Javascript is not enabled.

Javascript must be enabled to use this site. Please enable Javascript in your browser and try again.

How Is Your Social Security Benefit Calculated - Wage Earners Skip to content

Do you or your loved ones suspect a scam? Report it now to the AARP Fraud Watch Network.


How Is My Social Security Benefit Calculated?

Factors like your earnings, age and inflation play a role

Q. I plan to begin my retirement benefit next month. How will Social Security calculate how much money I'll get?

A. The size of your benefit will depend heavily on how much you earned during your working life. Generally speaking, the more you earned, the higher your benefit will be. But factors beyond your control, such as inflation and formulas programmed into Social Security computers, will figure in, too.

See also: What's new today on

Here's how it works:

Social Security keeps a record year-to-year of how much you make, up to a certain ceiling, $110,100 in 2012. If you make anything above the ceiling, it does not go onto your work record and is not subject to the FICA tax that funds Social Security.

When you apply for benefits, computers at the agency will adjust or "index" your wage history to account for changes in average wages since the years that you received the earnings. The computers will focus on the 35 years in which you earned the most money. If you didn't work a full 35 years, zeroes will be substituted for those missing years.

The next step is to apply a special formula to those indexed earnings to arrive at your basic benefit, which Social Security calls your "primary insurance amount" (PIA). This is the sum you're eligible for at your full retirement age.

What is the special formula? Basically, it's a set of calculations that helps level the playing field between lower wage earners and higher wage earners. For instance, low wage earners who retired at age 66 in January 2009 got benefits that replaced about 56 percent of their preretirement income; for high wage earners, the figure was 34 percent.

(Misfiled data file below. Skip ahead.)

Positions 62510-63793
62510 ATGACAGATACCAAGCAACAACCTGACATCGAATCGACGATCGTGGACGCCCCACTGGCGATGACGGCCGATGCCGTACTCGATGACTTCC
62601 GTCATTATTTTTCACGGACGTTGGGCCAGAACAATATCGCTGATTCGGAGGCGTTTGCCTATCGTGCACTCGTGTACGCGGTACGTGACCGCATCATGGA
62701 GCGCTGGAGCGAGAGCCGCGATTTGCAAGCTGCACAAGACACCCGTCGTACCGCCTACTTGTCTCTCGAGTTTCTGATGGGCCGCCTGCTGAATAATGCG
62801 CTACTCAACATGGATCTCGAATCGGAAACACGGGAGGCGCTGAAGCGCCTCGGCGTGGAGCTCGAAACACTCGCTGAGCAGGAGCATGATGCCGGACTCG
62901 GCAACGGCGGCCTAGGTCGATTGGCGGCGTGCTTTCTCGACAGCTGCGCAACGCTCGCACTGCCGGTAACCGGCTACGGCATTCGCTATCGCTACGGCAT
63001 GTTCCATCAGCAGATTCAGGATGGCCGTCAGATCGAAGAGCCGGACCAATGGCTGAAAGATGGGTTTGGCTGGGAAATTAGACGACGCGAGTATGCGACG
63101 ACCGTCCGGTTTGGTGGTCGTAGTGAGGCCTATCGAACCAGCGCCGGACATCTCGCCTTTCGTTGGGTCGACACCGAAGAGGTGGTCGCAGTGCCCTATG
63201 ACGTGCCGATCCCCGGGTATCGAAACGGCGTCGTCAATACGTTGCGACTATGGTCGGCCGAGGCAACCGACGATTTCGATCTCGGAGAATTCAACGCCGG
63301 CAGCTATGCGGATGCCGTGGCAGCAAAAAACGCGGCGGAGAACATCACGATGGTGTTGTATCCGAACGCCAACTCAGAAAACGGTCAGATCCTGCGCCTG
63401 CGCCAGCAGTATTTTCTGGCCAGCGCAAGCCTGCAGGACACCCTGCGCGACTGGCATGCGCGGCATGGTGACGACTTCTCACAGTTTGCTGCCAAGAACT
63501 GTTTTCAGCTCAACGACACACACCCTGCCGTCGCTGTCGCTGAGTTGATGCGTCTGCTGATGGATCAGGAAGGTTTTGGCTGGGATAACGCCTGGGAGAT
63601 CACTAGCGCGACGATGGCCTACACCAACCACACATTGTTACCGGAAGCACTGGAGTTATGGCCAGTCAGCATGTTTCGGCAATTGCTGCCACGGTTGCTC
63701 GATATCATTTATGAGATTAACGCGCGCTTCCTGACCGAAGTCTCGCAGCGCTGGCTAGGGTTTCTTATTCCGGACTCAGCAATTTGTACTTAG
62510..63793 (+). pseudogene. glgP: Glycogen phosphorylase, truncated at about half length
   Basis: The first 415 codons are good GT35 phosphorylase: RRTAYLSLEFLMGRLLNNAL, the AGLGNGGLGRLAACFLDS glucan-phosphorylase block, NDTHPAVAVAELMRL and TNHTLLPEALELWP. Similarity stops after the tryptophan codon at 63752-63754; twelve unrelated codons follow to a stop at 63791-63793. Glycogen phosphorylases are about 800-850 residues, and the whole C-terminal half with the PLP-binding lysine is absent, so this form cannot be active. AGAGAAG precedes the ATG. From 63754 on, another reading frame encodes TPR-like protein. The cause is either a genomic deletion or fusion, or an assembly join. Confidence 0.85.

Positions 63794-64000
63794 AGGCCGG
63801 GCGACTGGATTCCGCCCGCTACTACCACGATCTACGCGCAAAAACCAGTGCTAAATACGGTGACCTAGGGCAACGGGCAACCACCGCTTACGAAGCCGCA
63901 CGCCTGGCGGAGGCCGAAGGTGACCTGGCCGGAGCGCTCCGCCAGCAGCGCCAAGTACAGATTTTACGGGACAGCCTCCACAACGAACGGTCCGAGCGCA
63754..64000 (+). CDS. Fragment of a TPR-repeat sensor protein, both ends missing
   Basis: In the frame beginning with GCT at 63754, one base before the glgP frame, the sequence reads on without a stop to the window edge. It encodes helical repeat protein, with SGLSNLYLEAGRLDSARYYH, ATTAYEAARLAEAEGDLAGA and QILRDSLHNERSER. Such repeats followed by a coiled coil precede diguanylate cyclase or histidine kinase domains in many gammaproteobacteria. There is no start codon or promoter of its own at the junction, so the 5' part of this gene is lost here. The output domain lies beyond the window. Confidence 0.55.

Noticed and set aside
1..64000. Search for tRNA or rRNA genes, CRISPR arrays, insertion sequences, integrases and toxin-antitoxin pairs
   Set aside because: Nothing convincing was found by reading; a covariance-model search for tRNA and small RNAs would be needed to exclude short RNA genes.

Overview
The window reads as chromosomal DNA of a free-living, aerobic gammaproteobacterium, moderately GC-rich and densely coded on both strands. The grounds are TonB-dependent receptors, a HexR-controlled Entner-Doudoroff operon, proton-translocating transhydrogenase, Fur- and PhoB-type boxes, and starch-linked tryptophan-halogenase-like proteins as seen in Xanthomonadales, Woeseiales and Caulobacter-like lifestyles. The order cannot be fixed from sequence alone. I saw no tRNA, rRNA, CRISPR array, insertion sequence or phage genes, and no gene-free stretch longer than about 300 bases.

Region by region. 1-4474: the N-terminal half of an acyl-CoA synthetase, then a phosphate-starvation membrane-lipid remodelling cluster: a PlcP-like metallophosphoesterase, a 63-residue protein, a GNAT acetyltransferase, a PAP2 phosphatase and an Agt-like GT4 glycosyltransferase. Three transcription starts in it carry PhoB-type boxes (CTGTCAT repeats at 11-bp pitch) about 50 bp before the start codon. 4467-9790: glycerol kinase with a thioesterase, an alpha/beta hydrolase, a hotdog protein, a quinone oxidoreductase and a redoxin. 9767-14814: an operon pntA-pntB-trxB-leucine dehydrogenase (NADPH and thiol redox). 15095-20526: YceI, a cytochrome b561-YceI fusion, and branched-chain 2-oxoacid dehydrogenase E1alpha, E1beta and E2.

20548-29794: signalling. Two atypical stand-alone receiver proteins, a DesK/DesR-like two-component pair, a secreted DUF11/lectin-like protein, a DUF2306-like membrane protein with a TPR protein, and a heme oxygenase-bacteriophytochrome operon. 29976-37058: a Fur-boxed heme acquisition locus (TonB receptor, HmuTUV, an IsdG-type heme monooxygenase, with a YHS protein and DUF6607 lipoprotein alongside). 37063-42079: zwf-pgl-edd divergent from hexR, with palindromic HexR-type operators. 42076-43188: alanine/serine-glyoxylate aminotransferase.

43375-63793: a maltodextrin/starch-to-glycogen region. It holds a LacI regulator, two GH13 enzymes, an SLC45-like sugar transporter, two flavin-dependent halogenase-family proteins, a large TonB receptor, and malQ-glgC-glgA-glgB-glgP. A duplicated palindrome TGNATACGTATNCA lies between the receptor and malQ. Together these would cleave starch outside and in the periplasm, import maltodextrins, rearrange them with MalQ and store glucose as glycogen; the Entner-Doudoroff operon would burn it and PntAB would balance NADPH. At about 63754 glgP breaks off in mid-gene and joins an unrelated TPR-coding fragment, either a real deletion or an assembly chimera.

Several other factors can affect the actual amount of money you receive each month:

  • If you begin your benefits at 62, the earliest you can do so, your checks will be reduced to compensate for the fact you'll be getting checks for a longer time than if you begin at full retirement age.
  • Your benefit will rise in years in which there's a cost-of-living increase.
  • If you take benefits and continue to work between ages 62 and full retirement age, some of your benefits may be withheld if you earn more than a ceiling amount, $14,640 a year in 2012. A different dollar limit applies in the year in which you reach full retirement age but only up to the month of your birthday — after that, the earnings limit goes away. The money that was withheld will be returned to you after full retirement age in the form of higher benefits.

You can get an estimate of your future benefit at Social Security's online benefit estimator. You can also get estimates of survivor and disability benefits. AARP also offers a benefits calculator.

Stan Hinden, a former columnist for the Washington Post, wrote How to Retire Happy: The 12 Most Important Decisions You Must Make Before You Retire. Have a question? Check out the AARP Social Security Question and Answer Tool.

You may also like: 10 ways to tune-up Social Security.

Join the Discussion

0 | Add Yours

Please leave your comment below.

You must be logged in to leave a comment.